Sir Yes Sir
When you write queries and you want them to be fast, your goal should be to write the simplest query you can.
Unfortunately, what’s simple to you may be difficult for the optimizer, and for your query. Some examples of this are:
- function(column) = something
- column + column = something
- column + value = something
- column = @something or @something IS NULL
- column like ‘%something%’
- column = case when …
And when you do stuff like this, your queries can end up with all sorts of bad side effects:
- Increased CPU
- Index Scans (when you could have Seeks)
- Implicit Conversion
- Poor Cardinality Estimates
- Inappropriate Plan Choices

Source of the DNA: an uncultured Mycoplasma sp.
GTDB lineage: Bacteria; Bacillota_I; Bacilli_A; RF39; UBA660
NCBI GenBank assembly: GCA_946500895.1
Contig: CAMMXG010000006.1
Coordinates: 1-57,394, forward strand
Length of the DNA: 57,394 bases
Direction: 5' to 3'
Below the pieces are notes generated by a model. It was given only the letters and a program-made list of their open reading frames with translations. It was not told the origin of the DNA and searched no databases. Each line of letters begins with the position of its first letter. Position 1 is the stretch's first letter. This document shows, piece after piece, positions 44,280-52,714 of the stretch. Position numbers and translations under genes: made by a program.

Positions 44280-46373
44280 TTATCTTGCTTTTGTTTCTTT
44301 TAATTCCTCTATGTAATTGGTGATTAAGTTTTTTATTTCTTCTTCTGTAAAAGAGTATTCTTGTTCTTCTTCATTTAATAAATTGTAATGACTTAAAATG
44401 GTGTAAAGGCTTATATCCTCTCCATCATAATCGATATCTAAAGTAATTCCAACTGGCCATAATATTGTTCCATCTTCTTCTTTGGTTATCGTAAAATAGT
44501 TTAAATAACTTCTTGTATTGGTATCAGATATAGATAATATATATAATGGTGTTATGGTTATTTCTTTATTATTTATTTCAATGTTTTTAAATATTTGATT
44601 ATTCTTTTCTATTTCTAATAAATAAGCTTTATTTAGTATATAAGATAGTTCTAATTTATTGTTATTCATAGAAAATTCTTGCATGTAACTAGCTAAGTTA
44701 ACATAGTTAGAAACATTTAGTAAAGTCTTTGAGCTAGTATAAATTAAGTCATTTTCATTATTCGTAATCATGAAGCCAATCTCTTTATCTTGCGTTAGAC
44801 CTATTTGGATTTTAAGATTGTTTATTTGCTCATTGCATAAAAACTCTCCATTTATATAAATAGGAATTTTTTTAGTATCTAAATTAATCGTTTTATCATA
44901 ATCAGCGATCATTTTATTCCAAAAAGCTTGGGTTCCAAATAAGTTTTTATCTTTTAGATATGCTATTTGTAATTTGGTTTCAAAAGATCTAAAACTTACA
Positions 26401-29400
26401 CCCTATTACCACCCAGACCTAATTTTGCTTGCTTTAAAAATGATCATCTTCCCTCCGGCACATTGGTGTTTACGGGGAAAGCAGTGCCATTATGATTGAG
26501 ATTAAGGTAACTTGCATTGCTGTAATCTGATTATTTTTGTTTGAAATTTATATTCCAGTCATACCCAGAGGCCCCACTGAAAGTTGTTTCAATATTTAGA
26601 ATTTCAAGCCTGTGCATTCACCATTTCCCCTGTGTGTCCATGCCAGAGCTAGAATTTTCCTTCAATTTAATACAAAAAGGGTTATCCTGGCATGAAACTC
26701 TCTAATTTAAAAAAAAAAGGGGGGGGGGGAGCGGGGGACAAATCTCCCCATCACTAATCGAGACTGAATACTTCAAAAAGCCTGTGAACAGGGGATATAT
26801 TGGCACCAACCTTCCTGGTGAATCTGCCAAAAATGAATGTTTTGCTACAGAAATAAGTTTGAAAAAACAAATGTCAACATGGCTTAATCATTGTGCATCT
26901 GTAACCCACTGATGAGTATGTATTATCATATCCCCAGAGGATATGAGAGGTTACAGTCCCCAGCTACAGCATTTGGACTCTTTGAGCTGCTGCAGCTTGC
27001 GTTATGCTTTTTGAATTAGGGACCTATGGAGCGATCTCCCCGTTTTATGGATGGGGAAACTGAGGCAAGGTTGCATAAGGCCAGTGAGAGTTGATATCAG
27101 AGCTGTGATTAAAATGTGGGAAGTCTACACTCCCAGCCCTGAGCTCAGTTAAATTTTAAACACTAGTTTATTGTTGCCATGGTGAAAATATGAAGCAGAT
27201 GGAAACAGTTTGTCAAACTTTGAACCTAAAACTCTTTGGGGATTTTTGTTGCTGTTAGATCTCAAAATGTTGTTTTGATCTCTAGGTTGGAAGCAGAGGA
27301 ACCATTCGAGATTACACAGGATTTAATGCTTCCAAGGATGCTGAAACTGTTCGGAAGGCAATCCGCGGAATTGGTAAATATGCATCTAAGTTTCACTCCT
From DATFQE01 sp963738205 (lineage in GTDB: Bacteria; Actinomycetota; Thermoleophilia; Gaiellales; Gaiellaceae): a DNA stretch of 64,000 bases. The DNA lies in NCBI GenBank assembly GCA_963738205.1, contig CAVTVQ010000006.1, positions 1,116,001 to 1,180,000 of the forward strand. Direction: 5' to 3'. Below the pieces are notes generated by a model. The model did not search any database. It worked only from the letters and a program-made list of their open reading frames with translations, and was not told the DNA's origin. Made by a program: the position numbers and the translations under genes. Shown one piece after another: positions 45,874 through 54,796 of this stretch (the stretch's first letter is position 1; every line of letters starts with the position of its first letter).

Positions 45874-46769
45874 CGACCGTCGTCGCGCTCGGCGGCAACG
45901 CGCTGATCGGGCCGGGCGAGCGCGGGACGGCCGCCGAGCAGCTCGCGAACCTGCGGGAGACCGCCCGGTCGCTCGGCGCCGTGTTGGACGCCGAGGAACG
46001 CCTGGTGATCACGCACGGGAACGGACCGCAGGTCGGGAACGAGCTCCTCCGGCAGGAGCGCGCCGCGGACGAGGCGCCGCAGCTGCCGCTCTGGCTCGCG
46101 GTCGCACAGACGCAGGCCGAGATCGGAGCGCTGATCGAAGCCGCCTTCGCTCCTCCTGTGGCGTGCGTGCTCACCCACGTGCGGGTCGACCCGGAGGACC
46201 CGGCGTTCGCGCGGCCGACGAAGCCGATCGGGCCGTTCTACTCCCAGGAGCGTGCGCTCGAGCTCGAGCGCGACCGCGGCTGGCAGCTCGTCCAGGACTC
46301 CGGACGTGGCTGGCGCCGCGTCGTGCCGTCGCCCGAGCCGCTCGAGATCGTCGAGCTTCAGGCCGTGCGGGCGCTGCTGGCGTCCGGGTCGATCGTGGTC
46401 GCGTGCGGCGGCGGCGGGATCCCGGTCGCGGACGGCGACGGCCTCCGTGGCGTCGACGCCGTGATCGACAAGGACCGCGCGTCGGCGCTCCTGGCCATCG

- Long Running Queries
Microsoft built a lot of data formatting functions into T-SQL, and people have made the unfortunate choice to use data formatting functions in relational places, like joins and where clauses. It gets even worse when you stick user defined functions in there. There are some special rules for CONVERT when used with dates but they’re also not perfect.
For more reading, check out these posts:
- Sargability: Why %string% Is Slow
- Optional Parameters and Missing Index Requests
- Computed Columns: Reversing Data For Easier Searching
- Do I Have A Query Problem Or An Index Problem?
- If You Can’t Index It, It’s Probably Not SARGable
- Can Non-SARGable Predicates Ever Seek?
Time so start digging into your code to look for some of these anti-patterns, and ways to fix them.
Some things that can help:
- Computed columns
- #Temp Tables
- … Or just fix the underlying data!
You can use these constructs to persist data so that you don’t have to calculate them in-flight when the query runs.